Are SA elections a case of too many cooks?


South African elections due this year (2024)

JOHANNESBURG, (CAJ News) – MORE than ever, South Africans will be spoilt for choice in an election with a total of 560 political parties having registered to contest the forthcoming watershed polls.

This has elicited divisions whether this indicates the deepening of democracy in a country that prides itself as a leader in the aspect or it will further entrench a culture of coalitions, which are characterised by divisions among parties at the expense of development.

Millions will this year go to polls to choose leaders of the provincial legislature, the National Assembly and eventually the president.

Amukelani Shivambu, who is registered to vote, is divided over whether having so many parties is essential.

“Yes, it’s democracy at play, but is it necessary anyway?”

Bongani Majola, another registered voter, remarked, “Too many political parties on a small cake make governing virtually impossible hence these unnecessary coalitions we witness today, whose majority are not productive.”

Coalitions run most major cities and there has been chaos, including in the main metro of Johannesburg, including the capital city – Tshwane.

It is among the metros the ruling African National Congress (ANC) lost its majority in elections held in recent years. The governing party’s fortunes have waned since it came to power convincingly in 1994, after the demise of apartheid.

The 599 parties will be fancying their chances against Africa’s oldest liberation movement, which is beset by infighting and blamed for economic challenges and corruption.

Political and economic analyst, Luke Zunga, commented on the plethora of political parties.

“Mature democracies (the United States, United Kingdom etc), however, have few political parties, usually two or three main ones,” he said.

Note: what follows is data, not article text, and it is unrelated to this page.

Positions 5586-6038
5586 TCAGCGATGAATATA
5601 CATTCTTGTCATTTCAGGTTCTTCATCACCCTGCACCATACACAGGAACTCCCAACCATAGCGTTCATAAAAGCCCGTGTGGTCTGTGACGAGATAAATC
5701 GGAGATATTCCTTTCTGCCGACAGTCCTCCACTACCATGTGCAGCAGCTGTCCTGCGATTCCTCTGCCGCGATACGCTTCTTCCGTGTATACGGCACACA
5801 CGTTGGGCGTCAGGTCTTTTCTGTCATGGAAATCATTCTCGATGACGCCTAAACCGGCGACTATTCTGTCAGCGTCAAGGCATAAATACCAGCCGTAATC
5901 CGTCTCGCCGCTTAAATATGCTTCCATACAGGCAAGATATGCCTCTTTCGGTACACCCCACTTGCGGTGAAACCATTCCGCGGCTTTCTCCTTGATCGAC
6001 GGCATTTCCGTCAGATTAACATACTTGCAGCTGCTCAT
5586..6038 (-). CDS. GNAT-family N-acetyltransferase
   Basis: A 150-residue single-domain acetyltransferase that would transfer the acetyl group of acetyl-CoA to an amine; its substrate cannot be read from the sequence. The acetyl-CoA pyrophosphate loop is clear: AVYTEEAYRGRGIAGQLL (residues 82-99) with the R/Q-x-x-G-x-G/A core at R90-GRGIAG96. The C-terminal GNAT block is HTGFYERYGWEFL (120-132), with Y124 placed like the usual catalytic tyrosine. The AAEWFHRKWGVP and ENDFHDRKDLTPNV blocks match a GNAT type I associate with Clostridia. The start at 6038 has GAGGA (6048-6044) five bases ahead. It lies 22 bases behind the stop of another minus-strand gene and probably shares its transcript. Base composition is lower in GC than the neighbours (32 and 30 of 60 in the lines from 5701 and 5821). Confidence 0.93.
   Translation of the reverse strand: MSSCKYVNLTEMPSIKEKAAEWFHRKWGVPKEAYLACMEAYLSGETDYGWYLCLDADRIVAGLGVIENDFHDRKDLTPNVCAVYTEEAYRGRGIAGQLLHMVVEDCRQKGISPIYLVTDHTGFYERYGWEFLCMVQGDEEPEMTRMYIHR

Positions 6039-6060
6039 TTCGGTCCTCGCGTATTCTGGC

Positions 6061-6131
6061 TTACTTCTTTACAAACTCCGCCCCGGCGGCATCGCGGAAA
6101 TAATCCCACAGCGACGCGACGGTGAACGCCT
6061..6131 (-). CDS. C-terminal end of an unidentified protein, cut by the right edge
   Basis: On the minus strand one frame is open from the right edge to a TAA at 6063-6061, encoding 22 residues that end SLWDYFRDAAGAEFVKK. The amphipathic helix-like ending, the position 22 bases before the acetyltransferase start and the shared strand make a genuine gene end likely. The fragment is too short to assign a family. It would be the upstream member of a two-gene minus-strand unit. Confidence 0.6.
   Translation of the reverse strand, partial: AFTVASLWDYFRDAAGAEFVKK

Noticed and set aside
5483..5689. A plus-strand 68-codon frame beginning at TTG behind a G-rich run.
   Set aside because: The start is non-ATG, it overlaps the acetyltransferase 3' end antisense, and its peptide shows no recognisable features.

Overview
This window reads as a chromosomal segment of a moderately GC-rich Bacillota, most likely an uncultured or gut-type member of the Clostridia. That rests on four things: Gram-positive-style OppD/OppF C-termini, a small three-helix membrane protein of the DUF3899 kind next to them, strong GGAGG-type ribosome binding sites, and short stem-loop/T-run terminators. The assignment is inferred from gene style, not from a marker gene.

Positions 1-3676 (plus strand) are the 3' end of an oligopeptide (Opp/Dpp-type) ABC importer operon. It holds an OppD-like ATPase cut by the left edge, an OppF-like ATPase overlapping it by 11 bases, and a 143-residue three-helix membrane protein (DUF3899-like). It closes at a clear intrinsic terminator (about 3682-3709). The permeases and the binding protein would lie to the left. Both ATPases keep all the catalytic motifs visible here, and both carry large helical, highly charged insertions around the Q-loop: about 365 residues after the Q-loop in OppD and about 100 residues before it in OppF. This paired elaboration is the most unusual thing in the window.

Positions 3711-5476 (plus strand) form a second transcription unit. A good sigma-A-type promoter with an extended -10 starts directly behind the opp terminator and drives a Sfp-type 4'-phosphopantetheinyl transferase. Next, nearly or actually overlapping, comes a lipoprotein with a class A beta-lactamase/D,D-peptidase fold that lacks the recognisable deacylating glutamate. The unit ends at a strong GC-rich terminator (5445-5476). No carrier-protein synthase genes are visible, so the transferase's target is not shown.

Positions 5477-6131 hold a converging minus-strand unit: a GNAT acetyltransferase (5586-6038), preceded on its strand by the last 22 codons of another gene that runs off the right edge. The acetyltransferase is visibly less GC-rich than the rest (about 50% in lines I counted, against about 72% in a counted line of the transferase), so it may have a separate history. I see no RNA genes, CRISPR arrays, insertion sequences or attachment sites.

“The observation is that there are so many problems in South Africa which invoke debate and the need to be in politics to address them, leading to many political party formations.”

Zunga insisted that while debate was healthy for democracy, having many political parties might be detrimental to stable governance.

“This is because every step the government takes has to go through many opposing mindsets, who themselves have no clear modus operandi to solving the problems,” he said.

“A cursory glance at their manifestos reflects repetition of same promises couched in puerility, relying more on the emotions of suffering citizens. Some of the emerging politicians still have no manifestos. The main motive is to be in Parliament to receive salaries,” Zunga argued.

He said the emotive issues normally associated with South African election campaigns include the matter of migration.

“Indeed, South Africa is inundated by migrants, more so irregular or illegal visitors,” the expert said.

“In a country with high unemployment illegal migrants appear to be competing where they are not supposed to be. Yet politicians forget that the heart of South Africa was built by informal migrants who were largely exploited to this day, by the apartheid regime before democracy.”

He explained during apartheid, there were white migrants who were starting new businesses and black migrants who filled in where the white and most South Africans did not want to work, such as in mines, back yard operations, agriculture and construction.

“At the height of the South African economic boom, the country ran short of labour and sent for trainloads of menial labourers from Southern African regions,” Zunga said.

“Instead, Mickey Mouse politicians harp on migrants instead of the solutions,” Zunga dismissed some new political formations, whose electoral card campaign was based on xenophobic towards migrants.”

Zunga forecast, “The campaigns will be empty rhetoric, with demagogues shouting on top of their voices, blaming someone (foreign nationals), but offering no solutions. A solution is a detailed process, not wishful thinking, which we hear daily.”

ANC is projected to retain power, albeit with a reduced market share. The Democratic Alliance (DA) is the main opposition. The third-largest party, the Economic Freedom Fighters is forecast to expand its influence.

Some splinter parties from the ANC will also contest, including Umkhonto WeSizwe, which ex-ANC and former South Africa president, Jacob Zuma has endorsed.

– CAJ News

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